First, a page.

BEN IROHA: I was a ball boy




Ben Iroha did not waste time in acknowledging that he has paid his price after carving a niche in his football career, which he scaled many hurdles to reach its peak. Easily accessible and unassuming, Machi, as his friends call him, is always a reporters’ delight, and he did not fell short of that expectation when TS Weekend took him on several issues, including nosing into his private life.

Iroha spoke like never before on how he stated his football career, the stiff opposition from his school principal dad, the problem with Nigerian football and above all, going beyond the horizon to reveal how he met his wife.

“My wife was a young girl of 18 years old when I met her. She was just beginning to understand what life was when I hurriedly took her away from her parents’ house and I had no difficulty in winning her heart neither did I had any competitor,” Iroha began.

“She was naïve to social life and I can’t tell if she had a boy friend then. Shortly after making marriage proposal to her, I quickly moved her to my house from where she continued her schooling. I provided her with everything she wanted, knowing that some young girls become wayward when they lack the basic necessities of life. So, I made sure she lacked nothing.”

He quipped: “What else would she have asked for with a husband whose name was ringing a bell standing by her side?”

Has Iroha hit his target in his football career? “I have not,” he snapped, “because I have yet to become the chief coach of any national team.

“I have not been lucky. Not that I don’t have the quality or technical know-how to handle that position, but providence has not paced it on my palms. Many hurdles have been on my way towards realising that goal, but I believe that God will certainly see me through very soon.

“However, I’m fulfilled because I belong to the generation of players that lifted Nigerian football to its pinnacle. I can boldly say that I was among those that opened the doors for many Nigerian players. Though many played football before us, it was during our time that Nigerian football gained international recognition.

“Also, I’m happy that I was among the team that qualified Nigeria to her first FIFA World Cup and one that won the African Nations Cup for the country for the second and last time till date, among other great achievements. Our team was rated second best in the world in my time and I’m proud of such achievements.

“The Super Eagles’ 1994 set, which I was a member of, was a great blessings to Nigerian football and it has continued to remain a blessing to the country. For instance, the most senior coach and leader of the national team today as it were, is of the 1994 stock. Most of my teammates had done well in the various coaching/administrative positions they have held both within and outside the country.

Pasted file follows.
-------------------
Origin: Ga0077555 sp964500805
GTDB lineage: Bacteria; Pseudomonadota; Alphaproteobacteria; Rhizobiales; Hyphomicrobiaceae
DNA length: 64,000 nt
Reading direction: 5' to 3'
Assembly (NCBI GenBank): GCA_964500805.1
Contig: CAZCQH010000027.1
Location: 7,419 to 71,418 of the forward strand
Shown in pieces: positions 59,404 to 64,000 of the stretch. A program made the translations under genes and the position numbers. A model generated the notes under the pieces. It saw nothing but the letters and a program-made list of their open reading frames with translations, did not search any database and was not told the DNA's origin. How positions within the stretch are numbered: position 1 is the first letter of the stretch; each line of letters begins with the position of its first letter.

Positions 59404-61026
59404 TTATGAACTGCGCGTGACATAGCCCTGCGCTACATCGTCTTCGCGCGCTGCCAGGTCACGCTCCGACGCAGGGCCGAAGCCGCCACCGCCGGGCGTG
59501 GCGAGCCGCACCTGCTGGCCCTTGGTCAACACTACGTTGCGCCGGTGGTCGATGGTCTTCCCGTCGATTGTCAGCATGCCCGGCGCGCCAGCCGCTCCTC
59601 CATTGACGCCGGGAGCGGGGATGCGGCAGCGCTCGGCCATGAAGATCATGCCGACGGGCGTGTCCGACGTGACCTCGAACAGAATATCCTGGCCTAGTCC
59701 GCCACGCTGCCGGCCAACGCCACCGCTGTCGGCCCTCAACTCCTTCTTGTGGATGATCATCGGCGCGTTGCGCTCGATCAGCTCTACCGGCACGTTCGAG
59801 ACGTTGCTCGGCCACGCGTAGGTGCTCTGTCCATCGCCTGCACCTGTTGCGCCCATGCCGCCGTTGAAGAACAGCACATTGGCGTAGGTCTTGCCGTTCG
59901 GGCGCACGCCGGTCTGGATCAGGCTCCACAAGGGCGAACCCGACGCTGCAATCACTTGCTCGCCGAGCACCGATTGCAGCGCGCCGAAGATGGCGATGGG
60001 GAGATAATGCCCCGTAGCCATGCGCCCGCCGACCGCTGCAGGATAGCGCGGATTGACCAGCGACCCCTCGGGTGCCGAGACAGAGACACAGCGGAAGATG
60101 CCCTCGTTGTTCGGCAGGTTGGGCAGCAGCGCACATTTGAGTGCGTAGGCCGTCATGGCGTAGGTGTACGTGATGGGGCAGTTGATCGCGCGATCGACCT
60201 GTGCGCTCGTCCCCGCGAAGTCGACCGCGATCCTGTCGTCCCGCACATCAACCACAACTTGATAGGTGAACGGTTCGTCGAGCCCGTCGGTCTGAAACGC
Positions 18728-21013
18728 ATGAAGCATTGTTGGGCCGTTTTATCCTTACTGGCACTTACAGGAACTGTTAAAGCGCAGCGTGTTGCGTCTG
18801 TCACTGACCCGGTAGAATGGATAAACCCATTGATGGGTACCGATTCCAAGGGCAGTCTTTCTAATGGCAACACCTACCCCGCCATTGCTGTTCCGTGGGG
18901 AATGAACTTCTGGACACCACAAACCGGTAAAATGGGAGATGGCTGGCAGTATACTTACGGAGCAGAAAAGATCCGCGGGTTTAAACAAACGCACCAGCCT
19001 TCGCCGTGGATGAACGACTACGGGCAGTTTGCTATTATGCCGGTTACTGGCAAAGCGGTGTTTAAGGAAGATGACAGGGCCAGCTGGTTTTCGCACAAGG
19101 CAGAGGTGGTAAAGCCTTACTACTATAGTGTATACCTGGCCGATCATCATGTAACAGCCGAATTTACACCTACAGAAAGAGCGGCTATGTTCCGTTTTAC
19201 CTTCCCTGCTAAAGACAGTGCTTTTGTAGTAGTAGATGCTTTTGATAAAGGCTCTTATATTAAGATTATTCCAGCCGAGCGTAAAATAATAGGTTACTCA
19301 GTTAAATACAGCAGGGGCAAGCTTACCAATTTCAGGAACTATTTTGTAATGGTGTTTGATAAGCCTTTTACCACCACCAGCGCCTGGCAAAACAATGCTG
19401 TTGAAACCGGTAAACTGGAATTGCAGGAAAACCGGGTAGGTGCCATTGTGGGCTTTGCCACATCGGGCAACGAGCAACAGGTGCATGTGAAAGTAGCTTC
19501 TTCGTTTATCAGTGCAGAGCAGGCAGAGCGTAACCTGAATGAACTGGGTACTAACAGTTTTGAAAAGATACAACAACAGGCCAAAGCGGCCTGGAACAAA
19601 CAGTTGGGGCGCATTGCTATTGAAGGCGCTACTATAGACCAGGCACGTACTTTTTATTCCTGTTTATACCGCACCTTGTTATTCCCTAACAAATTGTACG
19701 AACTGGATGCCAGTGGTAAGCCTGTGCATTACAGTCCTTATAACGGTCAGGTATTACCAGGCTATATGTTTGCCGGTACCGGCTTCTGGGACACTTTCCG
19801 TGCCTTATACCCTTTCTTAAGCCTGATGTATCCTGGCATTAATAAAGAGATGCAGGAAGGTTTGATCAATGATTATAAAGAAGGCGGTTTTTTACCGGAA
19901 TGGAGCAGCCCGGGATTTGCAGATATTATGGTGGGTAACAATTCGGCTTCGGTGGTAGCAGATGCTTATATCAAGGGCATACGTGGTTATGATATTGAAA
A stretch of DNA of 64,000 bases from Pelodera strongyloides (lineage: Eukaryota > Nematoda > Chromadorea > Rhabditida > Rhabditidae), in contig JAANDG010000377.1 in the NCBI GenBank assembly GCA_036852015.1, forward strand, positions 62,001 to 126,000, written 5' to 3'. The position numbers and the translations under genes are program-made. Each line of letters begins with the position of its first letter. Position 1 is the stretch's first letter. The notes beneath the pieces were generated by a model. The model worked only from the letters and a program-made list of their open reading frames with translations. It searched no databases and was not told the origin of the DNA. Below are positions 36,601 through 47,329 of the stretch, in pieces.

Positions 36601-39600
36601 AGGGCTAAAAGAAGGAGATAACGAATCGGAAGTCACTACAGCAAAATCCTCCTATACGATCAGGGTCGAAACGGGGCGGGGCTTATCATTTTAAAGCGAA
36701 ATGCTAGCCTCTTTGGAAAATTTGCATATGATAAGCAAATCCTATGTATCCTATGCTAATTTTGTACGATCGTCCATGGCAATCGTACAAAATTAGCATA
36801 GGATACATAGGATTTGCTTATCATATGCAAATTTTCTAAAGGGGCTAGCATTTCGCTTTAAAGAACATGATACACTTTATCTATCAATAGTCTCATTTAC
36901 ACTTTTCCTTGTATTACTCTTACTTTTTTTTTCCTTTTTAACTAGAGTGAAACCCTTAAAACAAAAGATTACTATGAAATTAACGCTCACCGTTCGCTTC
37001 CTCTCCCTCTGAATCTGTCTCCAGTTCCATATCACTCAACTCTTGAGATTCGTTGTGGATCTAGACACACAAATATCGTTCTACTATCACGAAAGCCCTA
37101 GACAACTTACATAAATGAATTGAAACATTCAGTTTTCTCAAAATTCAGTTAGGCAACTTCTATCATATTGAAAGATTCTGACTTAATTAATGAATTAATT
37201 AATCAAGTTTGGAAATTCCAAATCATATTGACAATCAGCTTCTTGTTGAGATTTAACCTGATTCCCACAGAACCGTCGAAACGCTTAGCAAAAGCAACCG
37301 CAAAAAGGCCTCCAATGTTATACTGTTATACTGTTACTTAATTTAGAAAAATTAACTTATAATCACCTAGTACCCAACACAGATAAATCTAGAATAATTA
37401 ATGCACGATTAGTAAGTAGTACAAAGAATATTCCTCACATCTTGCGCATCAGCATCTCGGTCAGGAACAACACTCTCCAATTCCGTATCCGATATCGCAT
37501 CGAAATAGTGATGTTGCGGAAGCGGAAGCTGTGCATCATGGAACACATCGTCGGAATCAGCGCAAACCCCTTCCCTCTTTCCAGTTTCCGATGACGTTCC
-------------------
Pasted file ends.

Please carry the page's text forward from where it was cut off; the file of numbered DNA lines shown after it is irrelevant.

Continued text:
“I don’t know any of my contemporaries that did not excel in his assignment. Even if we single out the isolated case of the country’s woeful performance in football last year, I would say that it was not just about the 1994 squad. Don’t forget that we brought more glorious moments to the country than bad times.”

Why Eagles ’94 was a winning team

Unlike today, the love to play for our fatherland was uppermost in our minds than financial rewards, which the players of today are much after. It is on record that I play better for the country than for my clubs. We loved Nigeria so much and wanted to promote her name at all cost. A bond held us together. We never regarded national team invitations as opportunities to come home for holidays. Rather, they were moments to give our best to the country.

Then, we played football with passion. We enjoyed the recognition we had at home because such was not there for us to enjoy abroad. And till today, that privilege is still opening doors for someone like me.

How Iroha started playing football

It all started in Aba in the then old Imo State. I was lucky to have met one Coach Imo, who was like a father to me. He was the person that helped me to realise my dream of playing football. He made us to start from Greater Tomorrows to ball pickers before he assembled us together as a team. It was the good foundation the coach laid for us that took us to the height of our careers in football. In the days we were coming up, we learnt the elementary skills like ball trapping and dribbling among others.

However, my first formal club was the defunct Falcons FC of Aba, owned by a businessman from Abiriba. It was more or less a replacement for Enyimba FC, which was at one point disbanded. Falcons had the complement of stars like Uche Okechukwu, Okechukwu Ajah among others in its squad. We brought the team out of Division 3 before Enyimba International bounced back.

When I left Falcons, I joined Flash Flamingoes FC with Okechukwu Uche because I insisted that we must go together since I didn’t know Benin very well. On getting to Benin, I made sure he signed for the club first before I appended my signature for the deal. From Flamingoes, we joined Bendel United FC before Okechukwu, afterwards, left for Iwuanyanwu Nationale of Owerri. I later joined him at the Owerri side, but he left me for Denmark.

I played for one more year for Iwuanyanwu Nationale before I moved to Cote d’Ivoire, where I sign for Asec Mimosa FC. I later move to the American League, where I became the best player with the highest assist in the new league. I also won the league trophy with DC United FC in America before I joined a second division club side in Spain ahead of the 1998 World Cup.